But I’d be interested in Richard’s views on that.
Rocky Dhir: Yeah, I’d like to hear especially since Richard was in a war theater and saw this so taking yourself back to when you came home, would you have been just as comfortable with the non-veteran as with a veteran in a situation like this?
Richard Pena: In my view, when a veteran comes back from war, anybody that can help them is welcome. They need help. Veteran needs help and anyone that can help is welcome. Now, of course, if you have been in the same war, you have a better understanding and of course a veteran feels more comfortable. But as far as veterans go, anyone that can help, the veteran hears a lot when they come home of “thank you for your service.” And that’s well-meaning and it’s appreciated but in the back of his mind, the veteran is saying, “Okay, so how are you going to help me?” It’s easy to say that
And I want to follow up on something Terry said about volunteering. If anybody’s interested in volunteering, just contact your local bar association. If you want to start a clinic and you don’t have a bar association that has one, contact the State Bar of Texas. It’s easy to start one and believe me, volunteers will swarm to this.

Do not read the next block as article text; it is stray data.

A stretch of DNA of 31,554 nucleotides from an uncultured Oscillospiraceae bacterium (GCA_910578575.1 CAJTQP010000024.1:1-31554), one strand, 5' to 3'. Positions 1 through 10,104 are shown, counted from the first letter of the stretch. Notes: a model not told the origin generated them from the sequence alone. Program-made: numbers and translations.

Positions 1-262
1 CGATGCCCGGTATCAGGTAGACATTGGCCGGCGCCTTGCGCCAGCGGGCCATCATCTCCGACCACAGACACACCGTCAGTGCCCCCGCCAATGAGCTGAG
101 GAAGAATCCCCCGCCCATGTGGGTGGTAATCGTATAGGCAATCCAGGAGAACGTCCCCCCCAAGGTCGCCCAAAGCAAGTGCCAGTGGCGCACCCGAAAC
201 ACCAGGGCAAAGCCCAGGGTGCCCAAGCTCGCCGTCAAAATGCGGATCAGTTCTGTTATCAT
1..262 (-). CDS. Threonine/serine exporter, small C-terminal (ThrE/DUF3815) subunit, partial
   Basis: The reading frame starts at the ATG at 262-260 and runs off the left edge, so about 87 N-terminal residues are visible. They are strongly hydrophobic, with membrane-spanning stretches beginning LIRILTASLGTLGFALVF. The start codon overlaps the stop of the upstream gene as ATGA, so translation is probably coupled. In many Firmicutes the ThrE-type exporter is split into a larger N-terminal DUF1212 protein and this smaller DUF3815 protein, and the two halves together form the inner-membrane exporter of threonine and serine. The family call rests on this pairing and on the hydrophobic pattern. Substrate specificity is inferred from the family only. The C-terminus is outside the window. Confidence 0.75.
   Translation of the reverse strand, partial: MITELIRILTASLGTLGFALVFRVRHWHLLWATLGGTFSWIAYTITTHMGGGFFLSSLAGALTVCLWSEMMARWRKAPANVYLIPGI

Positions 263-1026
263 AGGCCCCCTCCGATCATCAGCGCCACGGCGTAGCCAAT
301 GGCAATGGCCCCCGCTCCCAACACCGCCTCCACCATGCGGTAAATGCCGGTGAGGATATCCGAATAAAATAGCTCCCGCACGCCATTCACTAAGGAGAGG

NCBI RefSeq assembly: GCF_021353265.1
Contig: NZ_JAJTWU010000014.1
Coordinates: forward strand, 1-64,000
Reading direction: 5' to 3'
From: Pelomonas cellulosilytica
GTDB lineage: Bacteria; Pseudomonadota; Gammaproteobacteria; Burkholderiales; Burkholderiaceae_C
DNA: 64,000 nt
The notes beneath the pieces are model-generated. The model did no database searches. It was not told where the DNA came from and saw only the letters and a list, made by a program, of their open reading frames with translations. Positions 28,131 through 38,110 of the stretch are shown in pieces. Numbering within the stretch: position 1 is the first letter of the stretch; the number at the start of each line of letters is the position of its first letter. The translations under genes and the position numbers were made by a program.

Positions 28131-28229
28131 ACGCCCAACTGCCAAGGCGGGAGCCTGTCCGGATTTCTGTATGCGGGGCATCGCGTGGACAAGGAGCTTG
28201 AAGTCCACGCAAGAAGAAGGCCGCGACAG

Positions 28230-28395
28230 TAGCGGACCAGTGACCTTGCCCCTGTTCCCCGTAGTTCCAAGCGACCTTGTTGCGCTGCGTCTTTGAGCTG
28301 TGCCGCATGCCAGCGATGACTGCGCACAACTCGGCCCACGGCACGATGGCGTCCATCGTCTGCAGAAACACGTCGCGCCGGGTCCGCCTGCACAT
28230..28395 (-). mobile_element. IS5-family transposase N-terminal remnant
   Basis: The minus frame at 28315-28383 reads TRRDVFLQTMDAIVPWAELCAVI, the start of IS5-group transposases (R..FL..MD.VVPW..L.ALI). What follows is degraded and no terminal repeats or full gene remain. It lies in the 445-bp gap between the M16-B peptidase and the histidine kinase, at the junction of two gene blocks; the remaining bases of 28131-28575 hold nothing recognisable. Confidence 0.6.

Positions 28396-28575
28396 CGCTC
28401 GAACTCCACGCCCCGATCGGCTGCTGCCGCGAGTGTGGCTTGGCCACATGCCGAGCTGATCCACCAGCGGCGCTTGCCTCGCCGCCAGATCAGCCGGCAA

Now, one of the things that should not be an impediment, don’t let it stop you, because you’re not comfortable with the area of law, you’re not comfortable with divorces, with wills, with evictions, whatever the veteran needs, don’t let it stop you. I spoke with the director of the Austin Bar Association a couple days ago and he says a lot of the evictions are resolved. They’re resolved by picking up a phone, talking to the landlord, cutting a deal. So a lot of it is non-lawyer stuff and if a lawyer needed, then they’re referred out either to legal aid or we have volunteered lawyers.
And say, somebody has a particular expertise, you can just get yourself on the list as a resource and whenever that particular area of the law comes up, they’ll call you and say, “Can you help? Can you give us some advice?” Or “Can you help this veteran?” So it’s pretty easy and right now, patriotism may be in short demand but it’s pretty darn patriotic to be helping veterans.
Rocky Dhir: Now Richard, you pointed out the scenario. Let’s say your local bar association doesn’t have a program for veterans and if they don’t feel like they have the resources or the wherewithal to actually set one up, is there a way that an individual lawyer who doesn’t have that support structure around them could still get involved in TLTV?